Education Minister’s change to research funding applications fixes an imaginary problem, says CAPA
The Council of Australian Postgraduate Associations (CAPA) is stunned that the Minister for Education, Dan Tehan, has solved a non-existent problem and failed to address the previous Minister’s serious error in judgment. Minister Tehan announced today that Australian Research Council (ARC) applicants will have to restate how their research contributes to the national interest.
Last week, it was revealed in Senate Estimates that the former Minister for Education, Simon Birmingham, vetoed research funding for eleven successful ARC applications, including three Early Career grants. All vetoed projects were from the humanities and social sciences.
Following outrage from researchers at the Minister’s inappropriate and clandestine intervention in the ARC funding process, Minister Birmingham proceeded to defend his actions via Twitter, even making fun of one researcher’s project which would have been awarded competitive funding if not for the secret veto.
Rather than apologise for this misstep, the Government has today decided to increase the administrative burden on researchers, with Minister Tehan announcing an addition to ARC applications in which the researcher/s must articulate how their research will “advance the national interest”. As the National Tertiary Education Union has pointed out, the current application form already requires that the researcher states significance, expected outcomes, and benefit and impact. The additional question therefore will not add any useful new information.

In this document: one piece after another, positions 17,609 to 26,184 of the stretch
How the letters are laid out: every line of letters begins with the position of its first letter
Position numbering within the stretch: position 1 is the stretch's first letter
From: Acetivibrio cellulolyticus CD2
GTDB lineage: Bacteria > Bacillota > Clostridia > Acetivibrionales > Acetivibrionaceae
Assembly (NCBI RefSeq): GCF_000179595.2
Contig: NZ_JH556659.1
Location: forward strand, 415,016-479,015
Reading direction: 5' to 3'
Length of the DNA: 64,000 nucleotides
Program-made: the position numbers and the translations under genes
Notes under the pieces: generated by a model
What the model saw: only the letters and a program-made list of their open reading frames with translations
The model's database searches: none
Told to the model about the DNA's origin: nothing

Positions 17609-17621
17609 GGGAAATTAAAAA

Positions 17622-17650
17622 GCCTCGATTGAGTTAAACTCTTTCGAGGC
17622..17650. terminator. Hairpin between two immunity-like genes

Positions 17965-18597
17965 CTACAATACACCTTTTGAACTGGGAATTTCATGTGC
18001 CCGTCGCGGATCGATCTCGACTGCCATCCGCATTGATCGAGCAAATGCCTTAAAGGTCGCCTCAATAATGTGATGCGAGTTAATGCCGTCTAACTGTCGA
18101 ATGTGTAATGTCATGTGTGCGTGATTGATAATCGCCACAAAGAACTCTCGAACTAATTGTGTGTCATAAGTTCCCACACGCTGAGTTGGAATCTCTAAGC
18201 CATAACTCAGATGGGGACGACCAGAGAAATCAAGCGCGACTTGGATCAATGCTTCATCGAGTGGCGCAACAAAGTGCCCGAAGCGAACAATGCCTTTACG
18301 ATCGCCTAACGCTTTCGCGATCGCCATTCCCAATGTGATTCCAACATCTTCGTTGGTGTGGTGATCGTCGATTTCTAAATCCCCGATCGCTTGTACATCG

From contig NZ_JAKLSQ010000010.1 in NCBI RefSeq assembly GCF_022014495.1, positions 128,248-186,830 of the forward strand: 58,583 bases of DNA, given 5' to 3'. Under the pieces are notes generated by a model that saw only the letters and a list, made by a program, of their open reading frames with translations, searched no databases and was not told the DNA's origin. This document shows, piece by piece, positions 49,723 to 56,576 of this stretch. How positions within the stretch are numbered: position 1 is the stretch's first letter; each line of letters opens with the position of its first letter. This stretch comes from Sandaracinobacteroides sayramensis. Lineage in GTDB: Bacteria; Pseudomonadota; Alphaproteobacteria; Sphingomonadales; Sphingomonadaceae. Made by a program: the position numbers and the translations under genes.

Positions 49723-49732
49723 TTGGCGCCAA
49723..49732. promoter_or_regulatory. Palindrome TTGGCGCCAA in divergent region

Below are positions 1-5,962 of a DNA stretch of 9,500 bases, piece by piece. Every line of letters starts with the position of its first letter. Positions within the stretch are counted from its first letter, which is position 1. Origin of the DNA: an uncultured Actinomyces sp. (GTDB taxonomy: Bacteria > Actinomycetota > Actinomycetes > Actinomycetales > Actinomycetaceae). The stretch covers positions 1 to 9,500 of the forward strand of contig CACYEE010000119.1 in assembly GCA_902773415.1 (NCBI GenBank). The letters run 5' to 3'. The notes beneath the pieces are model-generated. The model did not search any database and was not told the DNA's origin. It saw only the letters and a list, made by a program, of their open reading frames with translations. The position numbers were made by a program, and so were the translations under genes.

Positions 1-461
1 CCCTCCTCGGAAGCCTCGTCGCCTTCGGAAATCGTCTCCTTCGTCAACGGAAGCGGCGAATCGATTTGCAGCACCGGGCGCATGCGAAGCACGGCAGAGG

The Minister says this change will reassure the taxpayers that their money is being spent appropriately. This superfluous extra question addresses a contrived crisis. There is no widespread taxpayer revolt against research spending, despite the disdain for humanities and blue-sky research in the previous and current education ministries.
“It is bizarre that the Minister is introducing a redundant question in the application process in order to address perceptions of value in research funding, while ignoring the Great Barrier Reef Foundation funding scandal, in which a small private foundation with coal and oil links was unexpectedly given half a billion dollars with no application or tender process,” says CAPA National President, Natasha Abrahams.
“We do not expect the Minister for Education to be an expert on research, but we do expect that someone holding this portfolio defers to the panel of experts on the ARC to make decisions on which research should be funded.”
CAPA National President Natasha Abrahams
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